In Asia, job losses have also been exponential, particularly for women garment workers. In Bangladesh for example, 65% of all garment workers are women, and across the region, especially in Bangladesh, Cambodia and Myanmar, millions of women are now unemployed or have had their hours drastically reduced. In some cases, women’s producer groups, especially artisan-based groups, have been able to transition to mask making, as was the case in Oxfam’s Enterprise Development Programme in Nepal. Globally, market disruptions have harmed many small and largescale businesses. In Uganda, women market vendors faced strict lockdown measures, losing their ability to sell their goods, and also being targets of violence due to violent enforcement of lockdowns. In Zimbabwe, smallholder farmers also faced steep losses as market shutdowns were affected by limited mobility and access. Oxfam in Nigeria, UN Women and CARE also described the severe disruption of women’s collectives to meet for income-generating activities and the inability for cash for work programmes to continue safely in humanitarian contexts.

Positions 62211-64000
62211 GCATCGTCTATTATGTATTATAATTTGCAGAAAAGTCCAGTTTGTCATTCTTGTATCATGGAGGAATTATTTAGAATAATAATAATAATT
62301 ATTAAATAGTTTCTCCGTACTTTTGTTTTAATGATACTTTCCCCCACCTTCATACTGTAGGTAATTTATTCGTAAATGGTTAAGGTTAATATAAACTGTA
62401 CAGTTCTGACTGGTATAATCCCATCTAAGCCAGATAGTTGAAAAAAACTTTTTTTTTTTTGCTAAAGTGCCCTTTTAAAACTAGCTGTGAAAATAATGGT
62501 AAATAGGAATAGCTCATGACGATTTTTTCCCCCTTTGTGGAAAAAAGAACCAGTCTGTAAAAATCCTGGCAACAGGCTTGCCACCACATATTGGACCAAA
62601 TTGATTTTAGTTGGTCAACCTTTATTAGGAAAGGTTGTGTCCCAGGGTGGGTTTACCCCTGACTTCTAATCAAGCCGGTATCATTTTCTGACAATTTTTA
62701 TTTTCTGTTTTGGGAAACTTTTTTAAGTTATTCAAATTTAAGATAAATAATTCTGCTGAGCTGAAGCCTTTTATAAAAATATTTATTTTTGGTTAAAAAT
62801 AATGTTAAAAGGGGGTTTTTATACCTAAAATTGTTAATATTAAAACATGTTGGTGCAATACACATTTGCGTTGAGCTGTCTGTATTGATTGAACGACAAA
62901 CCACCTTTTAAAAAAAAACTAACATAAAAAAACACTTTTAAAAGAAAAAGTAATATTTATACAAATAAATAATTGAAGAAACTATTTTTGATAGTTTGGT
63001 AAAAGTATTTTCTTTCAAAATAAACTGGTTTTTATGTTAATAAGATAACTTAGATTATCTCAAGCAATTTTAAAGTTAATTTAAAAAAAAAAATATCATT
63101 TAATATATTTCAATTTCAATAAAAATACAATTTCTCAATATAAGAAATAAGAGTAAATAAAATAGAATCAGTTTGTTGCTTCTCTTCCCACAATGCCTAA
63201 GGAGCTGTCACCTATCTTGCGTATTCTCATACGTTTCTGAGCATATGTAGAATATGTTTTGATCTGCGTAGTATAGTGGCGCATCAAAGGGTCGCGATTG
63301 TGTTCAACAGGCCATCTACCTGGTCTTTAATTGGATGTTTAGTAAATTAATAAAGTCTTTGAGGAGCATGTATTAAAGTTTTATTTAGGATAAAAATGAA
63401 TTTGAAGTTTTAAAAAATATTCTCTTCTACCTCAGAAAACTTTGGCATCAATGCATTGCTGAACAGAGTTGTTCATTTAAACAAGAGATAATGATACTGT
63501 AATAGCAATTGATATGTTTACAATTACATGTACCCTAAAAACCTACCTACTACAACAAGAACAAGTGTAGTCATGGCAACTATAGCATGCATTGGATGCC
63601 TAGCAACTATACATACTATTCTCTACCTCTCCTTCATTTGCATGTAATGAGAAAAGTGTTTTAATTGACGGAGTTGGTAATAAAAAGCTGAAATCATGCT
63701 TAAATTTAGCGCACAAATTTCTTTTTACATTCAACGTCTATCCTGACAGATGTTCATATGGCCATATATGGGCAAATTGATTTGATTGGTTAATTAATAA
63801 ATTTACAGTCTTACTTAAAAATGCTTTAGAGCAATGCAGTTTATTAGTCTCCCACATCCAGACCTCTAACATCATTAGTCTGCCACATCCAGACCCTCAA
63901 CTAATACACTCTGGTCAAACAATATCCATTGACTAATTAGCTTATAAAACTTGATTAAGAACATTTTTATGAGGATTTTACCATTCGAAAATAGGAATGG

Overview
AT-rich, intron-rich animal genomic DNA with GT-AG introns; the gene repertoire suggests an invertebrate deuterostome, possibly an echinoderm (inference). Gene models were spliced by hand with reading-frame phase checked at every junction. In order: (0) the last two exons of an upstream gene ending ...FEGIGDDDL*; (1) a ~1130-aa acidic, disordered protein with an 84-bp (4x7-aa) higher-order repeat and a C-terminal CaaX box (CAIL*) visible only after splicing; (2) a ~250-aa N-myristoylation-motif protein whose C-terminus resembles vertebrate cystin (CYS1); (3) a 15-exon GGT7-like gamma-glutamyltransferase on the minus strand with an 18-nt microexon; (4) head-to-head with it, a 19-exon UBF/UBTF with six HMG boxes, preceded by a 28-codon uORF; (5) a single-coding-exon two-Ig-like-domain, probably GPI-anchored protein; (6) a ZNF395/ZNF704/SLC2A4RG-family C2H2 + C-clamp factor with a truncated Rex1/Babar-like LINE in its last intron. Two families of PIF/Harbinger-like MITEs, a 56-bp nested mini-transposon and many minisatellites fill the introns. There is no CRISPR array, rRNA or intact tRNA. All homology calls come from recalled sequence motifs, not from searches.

This Resource Compendium was compiled by the Intersectionality subgroup of the
Women's Economic Empowerment Working Group:

Thank you to Caroline Rubin (Nathan Associates), Maryam Piracha (PRISMA), Mansi Anand (Oxfam),
Aissa Boodhoo (Oxfam), Jennifer Denomy (MEDA) and Julia Hakspiel (MarketShare Associates).